Wi-Fi to the rescue for refugees on the move

Faced with a refugee crisis in the digital age, this startup is bringing an internet lifeline to refugees and migrants in need

For refugees and migrants making the perilous journey across borders, internet access is a lifeline as critical as food, water and shelter. Wi-Fi hotspots offer the means to find safe routes, contact missing family members, and receive money transfers. For those fleeing war, a smartphone is often the only item they carry.

It was this need for connectivity that spurred a group of Croatian engineers, at the height of Europe’s refugee crisis, to work together to try to bridge the connectivity gap. The result was Meshpoint, a portable Wi-Fi device that can be launched easily and quickly, and provides free internet for up to 150 users at once.

“We were refugees ourselves 25 years ago [during the Yugoslav war]. When Syrian refugees started entering Europe we understood they would have a variety of needs. We wanted to help, so we went into the field to see what those needs were,” said Valent Turkovic, founder of Crisis Innovation Lab, the startup behind MeshPoint. “Well-known NGOs and international organisations came to us [for internet access]. When even the Red Cross asked for help it was an ‘Aha!’ moment.”

“Making the hotspot easy to use was the biggest issue"Just over 1 million migrants arrived in Europe in 2015, mostly from Syria, Africa and South Asia, according to the UN’s International Organisation for Migration (IOM). Many travelled through western Balkan countries, navigating complex and changing border restrictions – including Hungary’s closure of its border with Croatia – in attempts to get to other European Union countries, such as Austria and Germany.

The idea for MeshPoint was born when volunteers at Otvorena Mreža (Open Network), an open source movement, hacked a home router and battery and carried them in a rucksack offering free wifi to queues of refugees in Croatia. The homemade device was vital for refugees who had mobile handsets, but no way to connect to existing internet networks; many were desperate to find out the fate of loved ones, said Milijana Micunovic, Crisis Innovation Lab’s information manager.

The startup quickly discovered the device needed to withstand the unique conditions of serving populations in flux, notably lack of a reliable power supply and harsh winter temperatures. But the biggest issue was human error.

“Making the hotspot easy to use was the biggest issue,” said Turkovic. “The first versions worked fine when we were there to configure it. But when we gave the device to NGOs they couldn’t make it work. Humanitarian agencies’ tents moved all the time [alongside the refugees] and they had to disconnect and reconnect in new locations. If one cable wasn’t plugged in correctly it didn’t work.”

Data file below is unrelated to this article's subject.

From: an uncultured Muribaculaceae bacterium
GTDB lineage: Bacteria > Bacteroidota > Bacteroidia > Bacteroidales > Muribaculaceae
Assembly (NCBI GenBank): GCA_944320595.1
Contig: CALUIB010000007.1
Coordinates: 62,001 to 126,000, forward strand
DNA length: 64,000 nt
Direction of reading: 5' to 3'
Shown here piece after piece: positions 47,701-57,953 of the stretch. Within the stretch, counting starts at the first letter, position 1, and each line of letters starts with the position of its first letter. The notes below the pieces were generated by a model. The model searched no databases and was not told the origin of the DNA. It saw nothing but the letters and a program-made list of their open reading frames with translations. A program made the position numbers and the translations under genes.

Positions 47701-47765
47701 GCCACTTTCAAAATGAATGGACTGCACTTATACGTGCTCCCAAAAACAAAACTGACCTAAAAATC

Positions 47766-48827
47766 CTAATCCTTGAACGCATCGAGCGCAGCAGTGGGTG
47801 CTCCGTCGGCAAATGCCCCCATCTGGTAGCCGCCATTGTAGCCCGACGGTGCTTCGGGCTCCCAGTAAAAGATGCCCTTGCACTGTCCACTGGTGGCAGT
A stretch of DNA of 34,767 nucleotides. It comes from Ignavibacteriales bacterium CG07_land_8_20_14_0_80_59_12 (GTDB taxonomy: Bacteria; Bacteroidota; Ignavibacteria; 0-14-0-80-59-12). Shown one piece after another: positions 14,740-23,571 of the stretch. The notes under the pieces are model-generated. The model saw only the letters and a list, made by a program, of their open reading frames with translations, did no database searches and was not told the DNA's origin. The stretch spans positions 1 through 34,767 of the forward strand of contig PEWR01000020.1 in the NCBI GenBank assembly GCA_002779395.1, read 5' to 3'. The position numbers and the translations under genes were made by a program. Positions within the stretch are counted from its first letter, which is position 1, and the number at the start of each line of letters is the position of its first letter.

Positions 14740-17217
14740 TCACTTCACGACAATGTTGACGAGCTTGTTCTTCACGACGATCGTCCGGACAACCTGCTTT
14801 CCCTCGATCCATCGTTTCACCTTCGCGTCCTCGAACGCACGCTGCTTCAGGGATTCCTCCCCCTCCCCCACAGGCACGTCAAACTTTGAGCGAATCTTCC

MeshPoint is currently at testing stage. The social enterprise has already had interest from nonprofits such as the Red Cross, the UK’s mountain rescue service, and the UN children’s agency (UNICEF) about projects in Jordan and Lebanon – although the latter project has been slow to develop, according to MeshPoint’s founders. The startup is running two pilot programmes in Croatia – including one at an IOM asylum centre for vulnerable refugees.

The devices work as standalone hotspots, or can be ‘meshed’ together to create a wifi web to reach more people. The company works on an open-source model, meaning anyone who needs it can create their own device if necessary. MeshPoint is also working on a pay-as-you-go model where aid organisations rent, rather than buy, the devices for shorter deployments.

Regulation and funding are the biggest hurdles for now. MeshPoint is a social enterprise, but Croatian laws do not yet recognise the label, said Turkovic. The founders are working with companies in the UK to get the business model live.

On the funding side, the device currently costs between €1,000 and €2,000 (without and with an independent power source, respectively), although MeshPoint hopes the price will fall as the company scales. The device has commercial uses – such as in the mining and engineering sectors – that could support the firm while making MeshPoint as affordable as possible for nonprofits, according to Turkovic. The cofounders are on the lookout for some €200,000 ($215,000) in funding to finalise the prototype and scale up.

“NGOs do have solutions that help them [set up internet access],” said Turkovic. “But not in such chaotic conditions as we saw during the refugee crisis.”